Secondary Logo

Institutional members access full text with Ovid®

Transplant-free Survival in Chronic Liver Disease Presenting as Acute Liver Failure in Childhood

Di Giorgio, Angelo1; Nicastro, Emanuele1; Dalla Rosa, Davide1; Nebbia, Gabriella2; Sonzogni, Aurelio3; D’Antiga, Lorenzo1

doi: 10.1097/TP.0000000000002367
Original Clinical Science—Liver
Buy
SDC

Background. In adults, the absence of a preexisting chronic liver disease (CLD) is required to diagnose acute liver failure (ALF). The pediatric classification does not consider this aspect, thus previous studies pooled together children with ALF and children with unknown CLD presenting with acute hepatic decompensation (ALF-CLD). We aimed to compare prevalence, features, and outcome of children with ALF-CLD to those with a proper ALF.

Methods. Patients admitted between 1996 and 2017 because of ALF defined by Pediatric Acute Liver Failure criteria (raised transaminases, International Normal Ratio ≥2.0, no history of liver disease) were classified as ALF-CLD if diagnosed with autoimmune hepatitis, Wilson disease, Budd-Chiari syndrome, hepatitis B virus reactivation, inborn errors of metabolism. The others were classified as ALF.

Results. Seventy-four children (median age, 4 years; 1.0–8.8; male/female, 36/38] with ALF were found; 18 of <1 year of age were excluded. Fifty-six (median age, 6.6 years; 2.7–11.7; male/female, 23/33], 22 with ALF-CLD (autoimmune hepatitis, n = 14; Wilson disease, n = 6; inborn errors of metabolism, n = 2) and 34 with ALF (paracetamol overdose, n = 6; viral infections, n = 3; mushroom poisoning, n = 5; indeterminate, n = 20) were compared. In ALF-CLD, the median age at onset was higher, alanine aminotransferase, albumin, and International Normal Ratio levels were lower, splenomegaly, ascites, and cirrhosis were more common (all P < 0.01). On multivariate analysis, the diagnosis of ALF-CLD was an independent predictor of transplant-free survival (P = 0.006).

Conclusions. In children, ALF-CLD is common, has peculiar features, and is associated with a favorable outcome. This study suggests the need to distinguish this entity from other forms of ALF in children.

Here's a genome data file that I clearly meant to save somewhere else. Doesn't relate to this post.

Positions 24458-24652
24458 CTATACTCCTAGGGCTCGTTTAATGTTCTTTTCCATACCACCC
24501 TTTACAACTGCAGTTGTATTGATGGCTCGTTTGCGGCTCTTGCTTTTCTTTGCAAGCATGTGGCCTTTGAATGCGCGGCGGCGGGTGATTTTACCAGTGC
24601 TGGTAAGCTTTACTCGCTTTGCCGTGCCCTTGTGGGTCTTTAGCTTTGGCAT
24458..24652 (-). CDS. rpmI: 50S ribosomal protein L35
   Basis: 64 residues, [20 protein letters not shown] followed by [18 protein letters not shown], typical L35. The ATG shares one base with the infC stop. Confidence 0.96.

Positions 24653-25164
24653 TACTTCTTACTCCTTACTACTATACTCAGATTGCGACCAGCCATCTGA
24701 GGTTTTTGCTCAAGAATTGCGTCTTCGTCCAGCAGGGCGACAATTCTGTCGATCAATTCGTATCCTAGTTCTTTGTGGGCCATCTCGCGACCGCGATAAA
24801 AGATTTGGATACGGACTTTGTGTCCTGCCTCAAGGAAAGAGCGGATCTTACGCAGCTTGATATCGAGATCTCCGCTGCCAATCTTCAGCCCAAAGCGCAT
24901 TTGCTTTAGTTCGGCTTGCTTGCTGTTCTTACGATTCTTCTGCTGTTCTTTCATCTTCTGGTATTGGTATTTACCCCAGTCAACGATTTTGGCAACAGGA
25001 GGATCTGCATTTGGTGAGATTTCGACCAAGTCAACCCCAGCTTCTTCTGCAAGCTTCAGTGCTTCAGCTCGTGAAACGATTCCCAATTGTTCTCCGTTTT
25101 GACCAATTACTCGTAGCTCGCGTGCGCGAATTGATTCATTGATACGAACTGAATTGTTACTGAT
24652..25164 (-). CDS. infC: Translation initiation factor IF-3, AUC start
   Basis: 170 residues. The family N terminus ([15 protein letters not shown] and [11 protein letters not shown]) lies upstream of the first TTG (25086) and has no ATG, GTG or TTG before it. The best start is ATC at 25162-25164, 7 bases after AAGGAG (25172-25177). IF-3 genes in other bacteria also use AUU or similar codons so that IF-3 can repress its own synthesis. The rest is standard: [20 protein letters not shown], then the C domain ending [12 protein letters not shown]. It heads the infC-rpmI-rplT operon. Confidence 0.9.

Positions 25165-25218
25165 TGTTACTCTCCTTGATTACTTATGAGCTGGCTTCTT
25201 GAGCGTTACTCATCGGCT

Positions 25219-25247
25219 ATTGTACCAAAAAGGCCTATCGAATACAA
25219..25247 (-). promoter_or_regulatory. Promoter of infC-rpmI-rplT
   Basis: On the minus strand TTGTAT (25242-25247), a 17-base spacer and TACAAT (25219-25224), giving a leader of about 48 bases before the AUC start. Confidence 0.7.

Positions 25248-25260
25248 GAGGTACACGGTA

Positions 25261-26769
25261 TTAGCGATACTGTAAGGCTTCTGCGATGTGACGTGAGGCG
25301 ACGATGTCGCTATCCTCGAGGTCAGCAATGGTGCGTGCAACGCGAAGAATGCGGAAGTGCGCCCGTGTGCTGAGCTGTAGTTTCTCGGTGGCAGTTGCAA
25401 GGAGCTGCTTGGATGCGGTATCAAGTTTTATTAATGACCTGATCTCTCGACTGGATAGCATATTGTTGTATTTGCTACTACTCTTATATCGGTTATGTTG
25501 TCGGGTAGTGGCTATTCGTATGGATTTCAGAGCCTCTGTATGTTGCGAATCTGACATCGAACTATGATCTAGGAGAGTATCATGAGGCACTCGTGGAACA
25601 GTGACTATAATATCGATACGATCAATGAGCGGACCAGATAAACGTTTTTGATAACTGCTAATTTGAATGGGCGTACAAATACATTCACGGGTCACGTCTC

1Paediatric Hepatology, Gastroenterology and Transplantation, Hospital Papa Giovanni XXIII Bergamo, Italy.

2Fondazione IRCCS Ca’ Granda Ospedale Maggiore Policlinico, Milan, Italy.

3Liver and Transplant Pathology, Hospital Papa Giovanni XXIII Bergamo, Italy.

Received 4 February 2018. Revision received 14 June 2018.

Accepted 2 July 2018.

The authors declare no funding or conflict of interest.

A.D.G. participated in acquisition, analysis and interpretation of data, study concept and design, drafting of the article. E.N. participated in analysis and interpretation of data, critical revision for important intellectual content. D.D.R. participated in acquisition and analysis of data. G.N. participated in critical revision for important intellectual content. A.S. participated in critical revision for important intellectual content. L.D’A. participated in study concept and design, critical revision for important intellectual content, study supervision.

Supplemental digital content (SDC) is available for this article. Direct URL citations appear in the printed text, and links to the digital files are provided in the HTML text of this article on the journal’s Web site (www.transplantjournal.com).

Correspondence: Lorenzo D’Antiga, Paediatric Hepatology, Gastroenterology and Transplantation, ASST Ospedale Papa Giovanni XXIII di Bergamo, Piazza OMS1, 24127 Bergamo, Italy. (ldantiga@asst-pg23.it).

Copyright © 2019 Wolters Kluwer Health, Inc. All rights reserved.